WASHINGTON, DC, APRIL 2, 2013 -- As college costs and student debt continue to expand, lawmakers and the public have increasingly called for better and more useful consumer information about the true cost of college. In an effort to improve financial aid award letters, the National Association of Student Financial Aid Administrators (NASFAA) engaged with JBL Associates, Inc. (JBLA), an independent research firm, to consumer-test three different types of award letters with students and families.
The three letters tested were: (A) the U.S. Department of Education’s Shopping Sheet, (B) an award letter developed based on recommendations from NASFAA's Award Notification and Consumer Information Task Force, and (C) a NASFAA-designed hybrid of the previous two letters. The study showed no clear winner among those tested. Participants thought that aspects of each award letter were useful, but JBLA found that no document could replace a knowledgeable financial aid advisor in providing further explanation and assistance in understanding the award letter. This also serves to confirm NASFAA’s assertion that, until consumers are directly involved in the development of consumer information tools and products, it is impossible to accurately gauge what they want or need.
“Recently we’ve seen an uptick in interest at the federal level for a single, standardized award letter for all institutions,” said NASFAA President Justin Draeger. “NASFAA is supportive of efforts to improve the student and family award letter experience, but we have concerns with the prescriptive nature of a standardized award letter. Schools need the flexibility to craft award letters and consumer notifications that address the needs of their specific student body. It’s also concerning that--despite the vast amounts of consumer information made available to families--much of that information has not been consumer tested in any systematic way to determine what works.”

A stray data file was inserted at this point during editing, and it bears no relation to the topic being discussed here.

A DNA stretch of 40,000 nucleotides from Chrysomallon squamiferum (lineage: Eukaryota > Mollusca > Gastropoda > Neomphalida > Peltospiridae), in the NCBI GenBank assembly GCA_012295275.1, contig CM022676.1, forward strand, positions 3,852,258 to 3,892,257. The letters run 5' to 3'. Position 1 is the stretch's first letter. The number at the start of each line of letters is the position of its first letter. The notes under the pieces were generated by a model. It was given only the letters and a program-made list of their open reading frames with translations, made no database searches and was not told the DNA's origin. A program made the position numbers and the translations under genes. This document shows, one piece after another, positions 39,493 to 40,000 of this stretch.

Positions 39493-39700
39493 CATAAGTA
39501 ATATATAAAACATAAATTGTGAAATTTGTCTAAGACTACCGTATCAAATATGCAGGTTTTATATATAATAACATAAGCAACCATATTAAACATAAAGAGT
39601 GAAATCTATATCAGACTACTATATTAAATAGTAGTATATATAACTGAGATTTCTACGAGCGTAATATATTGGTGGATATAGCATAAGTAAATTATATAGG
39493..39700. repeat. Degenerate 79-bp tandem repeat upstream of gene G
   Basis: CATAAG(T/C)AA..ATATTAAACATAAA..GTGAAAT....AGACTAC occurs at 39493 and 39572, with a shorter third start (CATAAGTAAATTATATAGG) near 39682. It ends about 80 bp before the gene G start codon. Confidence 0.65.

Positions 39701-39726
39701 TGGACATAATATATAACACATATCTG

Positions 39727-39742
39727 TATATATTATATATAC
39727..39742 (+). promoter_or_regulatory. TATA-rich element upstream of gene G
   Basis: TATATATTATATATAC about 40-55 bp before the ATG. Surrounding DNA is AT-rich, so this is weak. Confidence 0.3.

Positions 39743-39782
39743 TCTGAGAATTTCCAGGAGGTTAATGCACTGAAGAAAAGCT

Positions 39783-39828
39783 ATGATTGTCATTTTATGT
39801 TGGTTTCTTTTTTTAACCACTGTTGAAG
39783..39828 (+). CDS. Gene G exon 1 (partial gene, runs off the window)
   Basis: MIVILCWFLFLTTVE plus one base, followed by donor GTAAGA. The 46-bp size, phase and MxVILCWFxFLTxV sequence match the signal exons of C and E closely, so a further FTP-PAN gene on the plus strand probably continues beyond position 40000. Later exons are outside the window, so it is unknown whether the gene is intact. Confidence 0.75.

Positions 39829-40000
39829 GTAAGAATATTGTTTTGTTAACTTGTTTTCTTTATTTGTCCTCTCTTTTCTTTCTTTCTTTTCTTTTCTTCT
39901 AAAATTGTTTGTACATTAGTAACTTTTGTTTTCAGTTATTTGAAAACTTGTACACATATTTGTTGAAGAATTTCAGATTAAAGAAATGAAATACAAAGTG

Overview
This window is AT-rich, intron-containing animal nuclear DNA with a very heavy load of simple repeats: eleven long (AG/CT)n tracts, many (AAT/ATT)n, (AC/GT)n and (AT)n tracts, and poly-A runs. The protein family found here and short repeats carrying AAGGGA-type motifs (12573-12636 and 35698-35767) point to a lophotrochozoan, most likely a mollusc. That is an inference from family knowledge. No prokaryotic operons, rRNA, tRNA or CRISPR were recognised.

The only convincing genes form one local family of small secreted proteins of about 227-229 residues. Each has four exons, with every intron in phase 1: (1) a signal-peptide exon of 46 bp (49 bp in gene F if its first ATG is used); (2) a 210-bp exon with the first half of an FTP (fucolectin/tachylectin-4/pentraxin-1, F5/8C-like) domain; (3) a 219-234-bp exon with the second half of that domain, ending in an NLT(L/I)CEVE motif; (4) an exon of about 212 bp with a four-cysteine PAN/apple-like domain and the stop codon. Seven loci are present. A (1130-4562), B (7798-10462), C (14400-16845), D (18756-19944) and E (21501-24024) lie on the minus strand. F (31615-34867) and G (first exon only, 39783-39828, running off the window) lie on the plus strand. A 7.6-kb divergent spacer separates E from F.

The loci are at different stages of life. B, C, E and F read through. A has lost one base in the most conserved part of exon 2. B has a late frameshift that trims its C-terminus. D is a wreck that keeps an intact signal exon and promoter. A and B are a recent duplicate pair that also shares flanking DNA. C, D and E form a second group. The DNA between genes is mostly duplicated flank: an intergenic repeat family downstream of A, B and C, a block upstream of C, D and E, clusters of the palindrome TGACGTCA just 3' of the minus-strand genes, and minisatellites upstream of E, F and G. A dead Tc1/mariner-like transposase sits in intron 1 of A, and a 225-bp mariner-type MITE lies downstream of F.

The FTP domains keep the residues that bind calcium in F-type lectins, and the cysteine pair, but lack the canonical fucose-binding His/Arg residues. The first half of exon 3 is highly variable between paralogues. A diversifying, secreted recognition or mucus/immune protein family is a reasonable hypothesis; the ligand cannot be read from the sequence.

In conducting this consumer research, JBLA queried study participants about the clarity in each of the three letters, and asked participants to highlight features of the letter they found helpful or confusing, and if they had any suggestions for improvement. JBLA also tested participants’ comprehension levels of financial aid concepts and content as presented in each letter. In addition to the questionnaire, JBLA conducted focus groups in three geographically diverse locations with students and parents at the high school level, and in colleges across all institution types.
Overall students and parents who took part in the study said they felt overwhelmed and confused by the information presented. In terms of rating the individual letters, 46% of respondents stated that the NASFAA Hybrid letter was favored overall in terms of clarity and ease of comprehension, with the NASFAA Task Force letter and Shopping Sheet and trailing behind at 28% and 26%, respectively.
As a result of this study, NASFAA is offering the following four recommended changes to award letters and consumer information:
The National Association of Student Financial Aid Administrators (NASFAA) is a nonprofit membership organization that represents nearly 20,000 financial aid professionals at more than 3,000 colleges, universities, and career schools across the country. Each year, our members help nearly 15 million students receive funding for postsecondary education. Based in Washington, D.C., NASFAA is the only national association with a primary focus on student aid legislation, regulatory analysis, and training for financial aid administrators. For more information, visit www.nasfaa.org.
Publication Date: 4/2/2013